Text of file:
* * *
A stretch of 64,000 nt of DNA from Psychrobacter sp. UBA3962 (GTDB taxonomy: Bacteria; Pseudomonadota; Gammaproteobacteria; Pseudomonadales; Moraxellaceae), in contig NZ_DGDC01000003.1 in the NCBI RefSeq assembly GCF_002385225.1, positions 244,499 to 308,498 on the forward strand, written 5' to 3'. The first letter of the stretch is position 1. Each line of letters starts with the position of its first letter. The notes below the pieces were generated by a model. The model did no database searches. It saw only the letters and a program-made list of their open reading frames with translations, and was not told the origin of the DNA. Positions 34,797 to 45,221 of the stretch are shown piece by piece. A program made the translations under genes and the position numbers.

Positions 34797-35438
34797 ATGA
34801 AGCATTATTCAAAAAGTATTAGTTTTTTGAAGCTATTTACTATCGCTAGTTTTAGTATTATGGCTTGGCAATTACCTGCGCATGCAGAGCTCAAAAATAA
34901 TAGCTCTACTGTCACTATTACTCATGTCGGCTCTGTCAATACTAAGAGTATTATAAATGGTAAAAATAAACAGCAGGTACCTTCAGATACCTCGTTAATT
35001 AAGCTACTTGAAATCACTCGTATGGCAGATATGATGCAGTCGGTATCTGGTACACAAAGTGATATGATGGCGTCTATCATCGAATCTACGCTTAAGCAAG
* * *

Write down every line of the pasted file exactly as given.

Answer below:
A stretch of 64,000 nt of DNA from Psychrobacter sp. UBA3962 (GTDB taxonomy: Bacteria; Pseudomonadota; Gammaproteobacteria; Pseudomonadales; Moraxellaceae), in contig NZ_DGDC01000003.1 in the NCBI RefSeq assembly GCF_002385225.1, positions 244,499 to 308,498 on the forward strand, written 5' to 3'. The first letter of the stretch is position 1. Each line of letters starts with the position of its first letter. The notes below the pieces were generated by a model. The model did no database searches. It saw only the letters and a program-made list of their open reading frames with translations, and was not told the origin of the DNA. Positions 34,797 to 45,221 of the stretch are shown piece by piece. A program made the translations under genes and the position numbers.

Positions 34797-35438
34797 ATGA
34801 AGCATTATTCAAAAAGTATTAGTTTTTTGAAGCTATTTACTATCGCTAGTTTTAGTATTATGGCTTGGCAATTACCTGCGCATGCAGAGCTCAAAAATAA
34901 TAGCTCTACTGTCACTATTACTCATGTCGGCTCTGTCAATACTAAGAGTATTATAAATGGTAAAAATAAACAGCAGGTACCTTCAGATACCTCGTTAATT
35001 AAGCTACTTGAAATCACTCGTATGGCAGATATGATGCAGTCGGTATCTGGTACACAAAGTGATATGATGGCGTCTATCATCGAATCTACGCTTAAGCAAG